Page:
While much of the Bill of Rights has been "incorporated" to apply to the states through the 14th Amendment, so far the Supreme Court has not explicitly applied this to the Second Amendment. It's hard to believe the Court believes that part or all of the First, Fourth, Fifth, Sixth and Eighth Amendments apply to the states (the parts of the Bill of Rights that have so far reached the Supreme Court on this issue), but not the Second Amendment. It is this constitutional issue that is before the Supreme Court today, not whether gun control would be an expedient way to cut down on crime. Nevertheless, it is hard for anybody, including Supreme Court Justices, to ignore safety questions. Obviously, it is this latter issue that Mayor Daley and the City of Chicago hopes the court will focus on. And indeed, today James Feldman, an attorney defending the Chicago handgun ban, repeatedly tried to argue that Chicago’s law was needed to cut down on murder and suicide.

Gun control is often framed as a trade-off between freedom and safety, but as I discuss in my book, more guns don't cause more crime. Research shows that freedom and safety go together. If there are any doubts about this, we can simply look at the District of Columbia and its huge -- 25 percent! -- drop in its murder rate the year after the Supreme Court struck down its gun control laws. Much of that drop was undoubtedly due to the court striking down the gunlock requirement on rifle and shotguns, since Washington continued making it difficult for people to register handguns.

But Chicago does not need to look beyond its own immediate neighborhood for evidence. The figure at the top of this piece from the forthcoming third edition of my book "More Guns, Less Crime" shows how Chicago’s murder rates changed relative to the rates in the adjacent counties. In the five years before the ban, Chicago’s murder rate fell by 28 percent relative to those counties. (County level crime data only goes back to 1977.) In the five years after the ban, Chicago’s murder rate doubled relative to those other counties. The patterns are also similar when Chicago's or Washington's murder rates are compared to other large cities or the U.S. as a whole, where gun laws are much less strict.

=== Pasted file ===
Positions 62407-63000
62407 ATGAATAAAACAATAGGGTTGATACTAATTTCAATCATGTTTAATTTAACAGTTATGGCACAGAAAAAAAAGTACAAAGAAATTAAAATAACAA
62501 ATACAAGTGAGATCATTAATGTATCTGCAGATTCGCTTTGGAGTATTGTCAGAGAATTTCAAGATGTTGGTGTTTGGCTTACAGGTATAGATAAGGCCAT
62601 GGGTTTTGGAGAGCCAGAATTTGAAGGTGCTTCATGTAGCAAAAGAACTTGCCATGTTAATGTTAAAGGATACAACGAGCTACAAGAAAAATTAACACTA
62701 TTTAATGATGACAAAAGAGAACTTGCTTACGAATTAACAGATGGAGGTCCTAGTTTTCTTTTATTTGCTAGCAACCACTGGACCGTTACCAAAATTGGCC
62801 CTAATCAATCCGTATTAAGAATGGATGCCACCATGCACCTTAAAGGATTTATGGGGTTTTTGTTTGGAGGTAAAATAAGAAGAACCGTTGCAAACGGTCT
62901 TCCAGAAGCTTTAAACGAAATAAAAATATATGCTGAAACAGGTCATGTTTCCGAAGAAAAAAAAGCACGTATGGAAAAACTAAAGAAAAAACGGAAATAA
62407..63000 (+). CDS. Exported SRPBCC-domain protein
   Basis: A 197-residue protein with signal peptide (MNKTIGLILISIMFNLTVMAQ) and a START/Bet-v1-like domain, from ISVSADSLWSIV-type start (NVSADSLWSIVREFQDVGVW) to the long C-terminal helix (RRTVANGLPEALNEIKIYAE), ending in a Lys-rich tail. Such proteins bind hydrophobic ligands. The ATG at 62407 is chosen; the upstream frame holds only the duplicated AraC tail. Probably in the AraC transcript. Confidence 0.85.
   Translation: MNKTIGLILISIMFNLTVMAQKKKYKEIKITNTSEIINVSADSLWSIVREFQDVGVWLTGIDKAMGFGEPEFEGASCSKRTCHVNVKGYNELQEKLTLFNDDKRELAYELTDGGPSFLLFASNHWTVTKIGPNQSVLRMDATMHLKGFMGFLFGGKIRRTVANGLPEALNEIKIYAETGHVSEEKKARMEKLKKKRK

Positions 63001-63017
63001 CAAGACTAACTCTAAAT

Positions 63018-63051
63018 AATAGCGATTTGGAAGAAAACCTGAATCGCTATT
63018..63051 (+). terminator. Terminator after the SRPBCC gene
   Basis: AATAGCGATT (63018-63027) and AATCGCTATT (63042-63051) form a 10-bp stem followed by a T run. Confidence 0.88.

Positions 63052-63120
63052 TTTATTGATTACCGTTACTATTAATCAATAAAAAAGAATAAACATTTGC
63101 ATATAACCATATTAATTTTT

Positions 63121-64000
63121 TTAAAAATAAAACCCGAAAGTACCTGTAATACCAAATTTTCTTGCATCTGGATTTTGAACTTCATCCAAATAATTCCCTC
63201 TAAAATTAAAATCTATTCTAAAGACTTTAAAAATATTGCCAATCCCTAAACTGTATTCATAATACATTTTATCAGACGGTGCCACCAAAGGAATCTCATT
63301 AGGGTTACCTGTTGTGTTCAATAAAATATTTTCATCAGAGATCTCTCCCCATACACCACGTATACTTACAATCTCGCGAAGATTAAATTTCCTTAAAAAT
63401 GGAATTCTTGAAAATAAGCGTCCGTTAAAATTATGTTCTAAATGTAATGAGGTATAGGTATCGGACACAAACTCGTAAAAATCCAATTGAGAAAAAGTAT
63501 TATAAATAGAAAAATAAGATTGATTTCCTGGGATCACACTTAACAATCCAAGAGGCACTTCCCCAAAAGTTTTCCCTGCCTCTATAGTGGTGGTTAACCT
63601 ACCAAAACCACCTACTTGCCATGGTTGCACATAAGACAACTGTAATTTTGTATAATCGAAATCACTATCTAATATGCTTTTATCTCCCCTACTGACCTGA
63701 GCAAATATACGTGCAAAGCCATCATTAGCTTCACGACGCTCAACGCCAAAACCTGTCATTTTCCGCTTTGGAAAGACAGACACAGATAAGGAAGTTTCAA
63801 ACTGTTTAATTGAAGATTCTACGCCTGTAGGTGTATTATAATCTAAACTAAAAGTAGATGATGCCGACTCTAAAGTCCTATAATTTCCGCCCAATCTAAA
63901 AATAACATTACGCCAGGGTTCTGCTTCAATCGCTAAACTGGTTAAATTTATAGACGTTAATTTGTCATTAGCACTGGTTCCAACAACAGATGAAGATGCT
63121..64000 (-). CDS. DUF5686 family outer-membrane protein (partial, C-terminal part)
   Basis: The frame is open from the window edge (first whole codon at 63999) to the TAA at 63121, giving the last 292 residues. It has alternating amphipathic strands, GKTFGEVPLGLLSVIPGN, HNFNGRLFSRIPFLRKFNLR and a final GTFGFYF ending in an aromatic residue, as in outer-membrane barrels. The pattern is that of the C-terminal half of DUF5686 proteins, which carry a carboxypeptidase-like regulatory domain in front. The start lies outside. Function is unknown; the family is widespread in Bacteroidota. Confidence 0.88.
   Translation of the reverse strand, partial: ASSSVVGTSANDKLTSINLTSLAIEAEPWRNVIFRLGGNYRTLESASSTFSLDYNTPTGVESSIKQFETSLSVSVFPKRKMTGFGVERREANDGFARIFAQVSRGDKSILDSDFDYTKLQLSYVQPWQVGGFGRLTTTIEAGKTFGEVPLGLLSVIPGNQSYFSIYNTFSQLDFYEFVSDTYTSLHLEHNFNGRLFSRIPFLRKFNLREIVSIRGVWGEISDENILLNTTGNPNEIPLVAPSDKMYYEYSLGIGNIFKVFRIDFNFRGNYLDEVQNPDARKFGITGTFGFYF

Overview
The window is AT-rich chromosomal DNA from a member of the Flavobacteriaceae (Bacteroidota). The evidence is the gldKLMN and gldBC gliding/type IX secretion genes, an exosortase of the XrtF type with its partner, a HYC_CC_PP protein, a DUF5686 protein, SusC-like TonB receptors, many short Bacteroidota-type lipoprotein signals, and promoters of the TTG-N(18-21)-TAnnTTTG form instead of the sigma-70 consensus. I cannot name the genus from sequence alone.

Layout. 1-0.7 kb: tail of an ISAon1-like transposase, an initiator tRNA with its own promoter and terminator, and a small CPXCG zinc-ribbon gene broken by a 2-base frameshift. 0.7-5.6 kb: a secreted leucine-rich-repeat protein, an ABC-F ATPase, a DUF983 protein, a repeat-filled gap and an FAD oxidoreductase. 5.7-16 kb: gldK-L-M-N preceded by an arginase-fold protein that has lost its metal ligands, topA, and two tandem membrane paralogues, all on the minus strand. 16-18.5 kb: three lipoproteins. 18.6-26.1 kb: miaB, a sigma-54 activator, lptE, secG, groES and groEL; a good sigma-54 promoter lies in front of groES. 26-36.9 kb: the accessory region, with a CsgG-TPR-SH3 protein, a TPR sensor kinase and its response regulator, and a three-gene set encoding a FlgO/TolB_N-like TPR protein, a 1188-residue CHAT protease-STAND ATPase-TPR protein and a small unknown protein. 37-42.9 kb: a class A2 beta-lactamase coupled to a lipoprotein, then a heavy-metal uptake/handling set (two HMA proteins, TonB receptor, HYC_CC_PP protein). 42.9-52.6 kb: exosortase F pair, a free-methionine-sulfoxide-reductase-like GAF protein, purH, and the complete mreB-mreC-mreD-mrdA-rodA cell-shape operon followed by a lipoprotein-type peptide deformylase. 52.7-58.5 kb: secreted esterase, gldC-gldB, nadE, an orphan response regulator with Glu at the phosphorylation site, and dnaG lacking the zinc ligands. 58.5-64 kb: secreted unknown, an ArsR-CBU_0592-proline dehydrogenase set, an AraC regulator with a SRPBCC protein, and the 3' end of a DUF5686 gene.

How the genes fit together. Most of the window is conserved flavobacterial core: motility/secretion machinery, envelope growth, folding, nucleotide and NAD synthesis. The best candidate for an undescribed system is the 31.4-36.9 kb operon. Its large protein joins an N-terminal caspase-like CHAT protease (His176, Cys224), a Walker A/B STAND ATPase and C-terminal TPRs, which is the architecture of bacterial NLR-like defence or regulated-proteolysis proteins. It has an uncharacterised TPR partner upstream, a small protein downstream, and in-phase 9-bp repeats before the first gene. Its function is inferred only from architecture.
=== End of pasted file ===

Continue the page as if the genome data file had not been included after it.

We all want to take guns away from criminals. But all too often, gun control laws mainly serve to disarm law-abiding citizens instead. Police play an extremely important protecting people, indeed probably they are THE single most important factor, when it comes to individual safety. But, as the police know all too well, they almost always arrive at the crime scene after the crime has been committed. If the government can’t protect its citizens, a majority of the Supreme Court appears to believe that people should be allowed to defend themselves.

John R. Lott, Jr. is a FoxNews.com contributor. He is an economist and author of "More Guns, Less Crime" (University of Chicago Press). The book’s third edition will be published in May.